I developed this recipe for a friend who wound up with many cans of Solo brand apricot filling and was wondering what to make with them. I adapted this recipe from Rose Levy Beranbaum's Sour Cream Coffee Cake, found on page 90 of the Cake Bible. The apricot filling works it way down through the cake and winds up near the bottom of the pan, making an attractive top later when the cake is inverted. Please use some sort of ring pan that holds at least 9 cups. You may substitute butter for the toasted almond oil, but remember that the oil adds flavor. I specifically developed this recipe with the home cook in mind, regular salted butter, and AP flour work well here. To reduce the sodium, use unsalted butter.
113 grams (1 stick) salted butter
26 grams toasted almond oil
200 grams sugar
6 grams vanilla extract
4 egg yolks
160 grams regular sour cream (do not use low fat or fat free)
50 grams almond meal
175 grams all-purpose flour
2 1/2 grams baking powder
2 1/2 grams baking soda
12 ounces (1 can) Solo Apricot Filling
Preheat the oven to 350°
Spray a 9+ cup tube or Bundt pan with non-stick spray or grease with an oil & soy lecithin blend.
Lightly toast the almond meal in a frying pan on the stove top until it has a light beige color and has a mild fragrance. Allow to cool.
Cream together the butter, oil, and sugar. Add the vanilla and egg yolks, mix until the mixture is even and creamy. Add the sour cream and mix well. Add the cooled almond flour and mix well.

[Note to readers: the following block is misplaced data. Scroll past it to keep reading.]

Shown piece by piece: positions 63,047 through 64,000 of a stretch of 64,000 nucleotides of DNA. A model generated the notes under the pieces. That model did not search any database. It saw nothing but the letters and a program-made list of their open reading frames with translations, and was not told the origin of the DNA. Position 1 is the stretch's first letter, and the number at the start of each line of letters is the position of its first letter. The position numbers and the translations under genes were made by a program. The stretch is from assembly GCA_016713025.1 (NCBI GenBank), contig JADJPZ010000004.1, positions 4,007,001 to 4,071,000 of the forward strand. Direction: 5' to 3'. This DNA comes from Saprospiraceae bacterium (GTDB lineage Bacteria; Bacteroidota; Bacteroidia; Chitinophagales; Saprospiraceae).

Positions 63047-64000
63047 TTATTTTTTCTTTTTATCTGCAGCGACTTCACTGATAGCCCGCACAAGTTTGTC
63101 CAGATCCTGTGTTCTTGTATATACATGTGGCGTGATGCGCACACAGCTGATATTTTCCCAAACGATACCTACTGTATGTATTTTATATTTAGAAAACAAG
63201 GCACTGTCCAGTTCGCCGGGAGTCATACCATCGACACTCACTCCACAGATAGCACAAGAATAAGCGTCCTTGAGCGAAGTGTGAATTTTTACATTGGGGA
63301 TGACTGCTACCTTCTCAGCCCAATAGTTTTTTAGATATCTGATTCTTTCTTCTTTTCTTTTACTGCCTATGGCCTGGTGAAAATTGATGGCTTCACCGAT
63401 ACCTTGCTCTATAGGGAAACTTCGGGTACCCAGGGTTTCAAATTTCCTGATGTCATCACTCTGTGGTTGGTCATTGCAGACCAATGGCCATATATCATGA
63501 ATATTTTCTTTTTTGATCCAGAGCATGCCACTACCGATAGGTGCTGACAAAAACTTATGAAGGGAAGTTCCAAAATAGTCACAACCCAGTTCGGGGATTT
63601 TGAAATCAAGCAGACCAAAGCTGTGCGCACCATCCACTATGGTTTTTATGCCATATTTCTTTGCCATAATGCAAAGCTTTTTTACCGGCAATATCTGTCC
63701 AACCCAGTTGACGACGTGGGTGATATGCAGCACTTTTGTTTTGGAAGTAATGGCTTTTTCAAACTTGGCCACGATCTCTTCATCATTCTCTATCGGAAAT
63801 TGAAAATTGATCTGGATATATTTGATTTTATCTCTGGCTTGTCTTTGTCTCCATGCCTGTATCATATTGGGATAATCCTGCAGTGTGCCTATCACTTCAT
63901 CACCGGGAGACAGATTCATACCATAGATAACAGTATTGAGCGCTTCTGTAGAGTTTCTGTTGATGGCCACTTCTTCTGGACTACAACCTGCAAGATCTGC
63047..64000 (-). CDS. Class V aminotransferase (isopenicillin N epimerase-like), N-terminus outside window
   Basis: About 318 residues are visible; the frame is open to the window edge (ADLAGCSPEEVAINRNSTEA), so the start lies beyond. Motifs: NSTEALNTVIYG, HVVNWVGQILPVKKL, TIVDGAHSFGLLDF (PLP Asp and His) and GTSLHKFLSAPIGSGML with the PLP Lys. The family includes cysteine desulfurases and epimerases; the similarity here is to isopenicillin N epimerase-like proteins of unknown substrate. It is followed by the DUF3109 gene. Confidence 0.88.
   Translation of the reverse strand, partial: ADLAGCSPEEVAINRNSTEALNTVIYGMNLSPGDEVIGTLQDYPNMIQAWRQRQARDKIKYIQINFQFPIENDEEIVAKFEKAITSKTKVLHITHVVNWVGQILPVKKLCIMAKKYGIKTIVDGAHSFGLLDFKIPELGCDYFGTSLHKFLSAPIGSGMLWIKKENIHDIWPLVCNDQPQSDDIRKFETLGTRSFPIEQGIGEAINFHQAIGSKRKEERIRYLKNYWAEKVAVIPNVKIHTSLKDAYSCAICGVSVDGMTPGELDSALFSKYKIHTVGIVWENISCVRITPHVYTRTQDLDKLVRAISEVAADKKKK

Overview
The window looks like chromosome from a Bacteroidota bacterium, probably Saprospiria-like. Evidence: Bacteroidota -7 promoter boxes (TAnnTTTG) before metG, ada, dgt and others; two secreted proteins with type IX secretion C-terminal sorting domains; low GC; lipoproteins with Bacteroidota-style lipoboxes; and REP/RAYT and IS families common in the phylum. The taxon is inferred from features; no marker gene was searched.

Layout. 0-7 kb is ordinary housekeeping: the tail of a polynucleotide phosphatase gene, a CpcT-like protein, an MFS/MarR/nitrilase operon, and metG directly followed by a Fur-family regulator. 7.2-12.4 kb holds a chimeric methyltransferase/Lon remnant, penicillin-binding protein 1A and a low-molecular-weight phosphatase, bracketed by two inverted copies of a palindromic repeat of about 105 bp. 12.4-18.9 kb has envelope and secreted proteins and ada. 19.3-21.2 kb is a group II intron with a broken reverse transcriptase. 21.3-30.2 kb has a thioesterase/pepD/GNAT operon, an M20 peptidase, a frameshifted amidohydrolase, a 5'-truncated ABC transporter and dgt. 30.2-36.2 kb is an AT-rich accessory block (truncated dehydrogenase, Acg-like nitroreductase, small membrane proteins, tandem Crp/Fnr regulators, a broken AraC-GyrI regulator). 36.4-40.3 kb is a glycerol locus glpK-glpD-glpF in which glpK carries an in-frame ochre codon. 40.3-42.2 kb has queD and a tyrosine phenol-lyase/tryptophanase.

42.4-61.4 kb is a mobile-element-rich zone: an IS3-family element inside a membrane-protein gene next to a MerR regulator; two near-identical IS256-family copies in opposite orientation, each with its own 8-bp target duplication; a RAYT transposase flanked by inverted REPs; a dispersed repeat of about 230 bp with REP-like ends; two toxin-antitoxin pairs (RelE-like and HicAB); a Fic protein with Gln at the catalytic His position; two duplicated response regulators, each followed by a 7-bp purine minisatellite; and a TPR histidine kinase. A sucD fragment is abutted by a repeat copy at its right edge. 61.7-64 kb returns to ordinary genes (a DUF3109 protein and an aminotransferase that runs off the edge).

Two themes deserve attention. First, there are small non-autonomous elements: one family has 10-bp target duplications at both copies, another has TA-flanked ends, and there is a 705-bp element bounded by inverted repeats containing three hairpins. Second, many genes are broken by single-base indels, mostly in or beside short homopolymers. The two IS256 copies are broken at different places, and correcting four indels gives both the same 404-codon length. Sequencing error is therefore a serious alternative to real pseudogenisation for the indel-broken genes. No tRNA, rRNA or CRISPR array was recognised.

Sift together the flour, baking powder and baking soda. Add the dry ingredients to the liquid mixture and mix until it everything is evenly incorporated. Do not overmix the batter.
Place 2/3 of the batter evenly in the prepared pan. Place the apricot filling in an even layer on top, keeping a small space between the filling and the pan's edges. Place the remaining batter on top and smooth to create a relatively even surface.
Bake for approximately 50 minutes at 350° or until the top is dark brown and springs back to a light touch.
Allow to cool for 15 minutes. Invert the pan onto a serving plate. Cool and serve. Be cautious about serving this hot, as the apricot filling can cause serious burns. When fully cooled, cover or wrap in plastic wrap to store. Will keep for several days in a cool, dry place.
Nutrition (thanks MasterCook!)
324 calories, 15g fat, (7g sat fat, 6g mono-unsat fat, 1g ploy-unsat fat), 5g protein, 43g carbohydrates, 175mg sodium, 101mg potassium, 58g calcium
42% calories from fat, 52% calories from carbohydrates, 6% calories from protein
Anyone familiar with this little joint in the Village? I assume some Brazilian roots because of items like pao de queijo and brigadeiros on the menu. I would love to know about the coffee in the latte my husband brought me--such a bright flavor, not at all like typical espresso of my experience. At home in CT we have access to a pretty great local roaster with quite a range of coffees. I wish I knew about the coffee in that O Cafe latte so I could try for something similar from Willoughby's.